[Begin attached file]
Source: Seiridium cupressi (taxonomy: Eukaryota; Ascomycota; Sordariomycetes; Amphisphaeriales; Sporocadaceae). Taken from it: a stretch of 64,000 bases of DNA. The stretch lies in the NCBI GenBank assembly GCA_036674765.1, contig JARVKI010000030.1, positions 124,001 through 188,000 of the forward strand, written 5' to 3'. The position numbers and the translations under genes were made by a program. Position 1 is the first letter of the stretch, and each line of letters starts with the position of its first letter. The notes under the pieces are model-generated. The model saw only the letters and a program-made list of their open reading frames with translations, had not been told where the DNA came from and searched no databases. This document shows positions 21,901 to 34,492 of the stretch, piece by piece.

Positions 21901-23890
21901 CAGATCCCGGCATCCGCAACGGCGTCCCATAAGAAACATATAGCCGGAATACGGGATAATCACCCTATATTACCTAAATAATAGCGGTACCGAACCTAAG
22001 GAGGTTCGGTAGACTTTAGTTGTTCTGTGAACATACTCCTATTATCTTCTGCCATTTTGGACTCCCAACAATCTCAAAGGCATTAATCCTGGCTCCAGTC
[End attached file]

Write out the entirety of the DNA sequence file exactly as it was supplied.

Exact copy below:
Source: Seiridium cupressi (taxonomy: Eukaryota; Ascomycota; Sordariomycetes; Amphisphaeriales; Sporocadaceae). Taken from it: a stretch of 64,000 bases of DNA. The stretch lies in the NCBI GenBank assembly GCA_036674765.1, contig JARVKI010000030.1, positions 124,001 through 188,000 of the forward strand, written 5' to 3'. The position numbers and the translations under genes were made by a program. Position 1 is the first letter of the stretch, and each line of letters starts with the position of its first letter. The notes under the pieces are model-generated. The model saw only the letters and a program-made list of their open reading frames with translations, had not been told where the DNA came from and searched no databases. This document shows positions 21,901 to 34,492 of the stretch, piece by piece.

Positions 21901-23890
21901 CAGATCCCGGCATCCGCAACGGCGTCCCATAAGAAACATATAGCCGGAATACGGGATAATCACCCTATATTACCTAAATAATAGCGGTACCGAACCTAAG
22001 GAGGTTCGGTAGACTTTAGTTGTTCTGTGAACATACTCCTATTATCTTCTGCCATTTTGGACTCCCAACAATCTCAAAGGCATTAATCCTGGCTCCAGTC